• Es verdad, el marrón es más versátil. (That’s true, brown is more versatile.)

Cultural Insight 📖
In many Latin American countries, brown is associated with the earth and agriculture, which are central to many of the region’s economies and way of life.

7. Purple in Spanish (Morado)

Purple, or “morado” [moˈɾa.ðo], changes according to gender and number like “morada“, “morados“, or “moradas“. It’s a hue that appears in festivities and has significant symbolism.

colors in spanish purple color

Here’s an example of how someone might use the color in conversation:

  • La flor morada es hermosa. (The purple flower is beautiful.)
  • Sí, el morado es un color muy real y místico. (Yes, purple is a very royal and mystical color.)

Cultural Insight 📖
In Spanish-speaking countries, purple is often associated with royalty and religion. During Holy Week, purple is worn to signify penance.

8. Orange in Spanish (Naranja)

The color orange can be a bit tricky as it has two different words: “naranja” [naˈɾaŋ.xa] or “anaranjado” [anaˈɾan.xa.ðo]. “Naranja” stays the same for masculine and feminine but changes for plural (“naranjas“), while “anaranjado” follows regular adjective rules.

orange colors in spanish

Picture this conversational scenario with the color:

  • ¿Te gusta el jugo de naranja? (Do you like orange juice?)
  • Sí, y también me gusta llevar camisas anaranjadas. (Yes, and I also like wearing orange shirts.)

Cultural Insight 📖
Anaranjado” is associated with creativity and enthusiasm in Latin cultures. During celebrations like ‘Día de los Muertos‘ in Mexico, orange is a prominent color, representing the marigold flowers that guide the spirits.

9. Yellow in Spanish (Amarillo)

To say yellow in Spanish, you use “amarillo” [amaˈri.ʎo], adjusting for gender and number: “amarilla“, “amarillos“, “amarillas“. It’s a color that pops up in many aspects of Spanish culture.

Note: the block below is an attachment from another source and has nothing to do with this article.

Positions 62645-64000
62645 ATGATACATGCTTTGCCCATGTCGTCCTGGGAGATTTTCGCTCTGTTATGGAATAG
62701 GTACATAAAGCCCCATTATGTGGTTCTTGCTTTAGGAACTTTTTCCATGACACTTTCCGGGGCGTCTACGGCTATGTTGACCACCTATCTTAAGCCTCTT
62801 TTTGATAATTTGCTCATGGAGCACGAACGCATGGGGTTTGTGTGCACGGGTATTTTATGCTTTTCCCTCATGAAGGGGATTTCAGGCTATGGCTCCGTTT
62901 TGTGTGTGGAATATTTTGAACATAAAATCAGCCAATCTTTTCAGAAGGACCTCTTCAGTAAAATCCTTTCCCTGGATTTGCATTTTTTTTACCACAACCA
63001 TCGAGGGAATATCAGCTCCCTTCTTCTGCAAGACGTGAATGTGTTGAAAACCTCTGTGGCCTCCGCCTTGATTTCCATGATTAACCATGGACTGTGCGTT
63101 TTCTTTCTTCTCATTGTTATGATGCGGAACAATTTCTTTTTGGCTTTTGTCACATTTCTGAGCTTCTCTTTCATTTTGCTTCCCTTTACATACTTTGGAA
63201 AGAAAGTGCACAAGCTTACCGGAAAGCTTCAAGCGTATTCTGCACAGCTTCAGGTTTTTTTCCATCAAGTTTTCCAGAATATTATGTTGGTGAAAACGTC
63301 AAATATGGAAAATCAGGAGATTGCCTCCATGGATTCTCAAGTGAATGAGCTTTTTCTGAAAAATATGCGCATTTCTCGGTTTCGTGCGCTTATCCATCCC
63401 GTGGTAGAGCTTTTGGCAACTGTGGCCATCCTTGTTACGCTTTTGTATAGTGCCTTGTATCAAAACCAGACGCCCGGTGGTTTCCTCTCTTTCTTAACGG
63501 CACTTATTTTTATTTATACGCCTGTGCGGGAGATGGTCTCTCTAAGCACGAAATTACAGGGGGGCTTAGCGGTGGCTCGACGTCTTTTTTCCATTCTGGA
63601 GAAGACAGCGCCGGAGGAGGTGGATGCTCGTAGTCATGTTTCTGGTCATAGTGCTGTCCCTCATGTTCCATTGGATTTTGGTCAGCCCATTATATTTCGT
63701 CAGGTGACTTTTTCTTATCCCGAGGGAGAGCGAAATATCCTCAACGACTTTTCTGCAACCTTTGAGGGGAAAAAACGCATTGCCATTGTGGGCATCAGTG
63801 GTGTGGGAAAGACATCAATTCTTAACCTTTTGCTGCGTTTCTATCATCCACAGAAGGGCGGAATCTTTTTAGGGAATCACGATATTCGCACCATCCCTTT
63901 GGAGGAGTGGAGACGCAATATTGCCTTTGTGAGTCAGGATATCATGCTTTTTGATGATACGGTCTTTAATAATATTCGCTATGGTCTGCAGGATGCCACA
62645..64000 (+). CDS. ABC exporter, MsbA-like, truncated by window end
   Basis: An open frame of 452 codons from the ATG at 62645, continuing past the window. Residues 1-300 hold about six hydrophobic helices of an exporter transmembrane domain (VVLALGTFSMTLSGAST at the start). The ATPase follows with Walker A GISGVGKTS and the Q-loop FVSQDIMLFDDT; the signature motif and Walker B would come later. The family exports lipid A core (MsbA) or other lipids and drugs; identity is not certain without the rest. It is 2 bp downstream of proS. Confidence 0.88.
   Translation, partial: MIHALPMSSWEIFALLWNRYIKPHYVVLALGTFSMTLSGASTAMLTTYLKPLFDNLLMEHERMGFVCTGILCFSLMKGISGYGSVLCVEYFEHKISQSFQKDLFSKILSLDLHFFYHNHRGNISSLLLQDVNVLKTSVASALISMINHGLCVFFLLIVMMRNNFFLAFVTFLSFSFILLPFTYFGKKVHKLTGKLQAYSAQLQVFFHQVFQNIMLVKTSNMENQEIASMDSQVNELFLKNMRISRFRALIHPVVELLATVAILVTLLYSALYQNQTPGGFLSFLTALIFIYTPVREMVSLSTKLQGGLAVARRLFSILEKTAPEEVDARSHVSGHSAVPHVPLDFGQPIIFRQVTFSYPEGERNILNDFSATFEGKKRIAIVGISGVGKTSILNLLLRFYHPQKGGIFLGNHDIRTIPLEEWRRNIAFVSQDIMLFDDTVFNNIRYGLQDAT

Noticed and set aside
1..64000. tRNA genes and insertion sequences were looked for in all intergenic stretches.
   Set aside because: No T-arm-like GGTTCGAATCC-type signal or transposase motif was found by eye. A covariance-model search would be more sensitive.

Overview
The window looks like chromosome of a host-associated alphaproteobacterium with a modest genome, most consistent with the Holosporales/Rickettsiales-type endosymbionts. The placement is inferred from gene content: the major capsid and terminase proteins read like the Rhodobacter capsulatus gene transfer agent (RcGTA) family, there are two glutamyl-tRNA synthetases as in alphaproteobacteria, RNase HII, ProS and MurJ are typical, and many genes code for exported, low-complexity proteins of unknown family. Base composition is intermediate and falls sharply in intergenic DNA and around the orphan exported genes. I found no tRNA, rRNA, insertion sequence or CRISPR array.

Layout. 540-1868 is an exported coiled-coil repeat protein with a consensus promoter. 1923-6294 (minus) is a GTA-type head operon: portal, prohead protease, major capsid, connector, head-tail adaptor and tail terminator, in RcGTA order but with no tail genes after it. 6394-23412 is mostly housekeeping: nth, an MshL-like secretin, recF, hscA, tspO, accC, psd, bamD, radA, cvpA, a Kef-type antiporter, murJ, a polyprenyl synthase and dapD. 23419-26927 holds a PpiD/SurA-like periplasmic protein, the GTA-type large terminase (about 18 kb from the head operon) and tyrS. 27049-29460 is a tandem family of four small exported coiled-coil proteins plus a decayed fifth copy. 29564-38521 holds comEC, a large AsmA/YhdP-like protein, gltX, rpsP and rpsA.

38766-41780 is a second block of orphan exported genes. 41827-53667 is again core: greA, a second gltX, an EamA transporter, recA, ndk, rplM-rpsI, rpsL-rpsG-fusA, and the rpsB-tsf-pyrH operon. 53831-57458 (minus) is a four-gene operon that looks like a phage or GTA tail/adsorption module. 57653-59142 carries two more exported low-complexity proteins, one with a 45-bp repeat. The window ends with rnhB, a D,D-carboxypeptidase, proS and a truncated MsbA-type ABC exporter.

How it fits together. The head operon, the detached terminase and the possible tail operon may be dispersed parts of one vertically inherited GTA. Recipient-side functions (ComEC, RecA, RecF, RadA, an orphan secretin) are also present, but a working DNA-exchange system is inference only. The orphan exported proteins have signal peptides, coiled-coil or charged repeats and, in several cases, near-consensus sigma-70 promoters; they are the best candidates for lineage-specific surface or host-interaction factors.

yellow colors in spanish theater

Let’s look at a typical conversation involving yellow in Spanish:

  • Las flores amarillas siempre me alegran el día. (Yellow flowers always brighten my day.)
  • Claro, el amarillo es un color tan alegre y vivo. (Of course, yellow is such a cheerful and lively color.)

Cultural Insight 📖
In Spain, yellow is sometimes considered bad luck, especially in the world of theater. But, it also represents the richness of gold and the sun in many Spanish-speaking nations.

10. Pink in Spanish (Rosa)

Pink in Spanish is “rosa” [ˈro.sa], and like “azul” and “verde“, it does not change with gender, only with number to “rosas“.

pink colors in spanish rose form

Envision this colloquial use of the color in a day-to-day chat:

  • Mi hija quiere pintar su habitación de rosa. (My daughter wants to paint her room pink.)
  • Es un color muy dulce y calmante para un dormitorio. (It’s a very sweet and calming color for a bedroom.)

Cultural Insight 📖
In Latin America, pink is often considered a traditional clothing and is a color for celebrations, symbolizing joy and femininity.

11. Spanish color chart – List of colors mentioned in the article

We went over the most important colors in Spanish. Now, below is a handy Spanish color chart to help you remember how to use these colors in sentences. All in one table!

SpanishEnglish
RojoRed
AzulBlue
VerdeGreen
NegroBlack
BlancoWhite
Marrón/CaféBrown
MoradoPurple
NaranjaOrange
AmarilloYellow
RosaPink

Practice them often to speak Spanish more fluently!

12. Practice the Spanish colors!

Since we already mentioned practice… here’s a practice exercise!

And this is just part of the exercise! If you click the button below, you’ll get access to the full exercise, along with our Practice Worksheet Library for Spanish article.

13. Using Colors in Spanish with Conversation Based Chunking Starter Pack

You’ve seen how colors are used in Spanish sentences, and you’ve had a glimpse into how they are a part of the very fabric of Spanish-speaking cultures.

Here’s a tip: you can take your understanding of these basic colors in Spanish to the next level with the Conversation Based Chunking method! This method teaches you language in lexical chunks or phrases, the same way you encounter them in real life. This is a great way to help you remember the correct use of Spanish color words.

Express yourself in Spanish with confidence, and add more color to your conversations!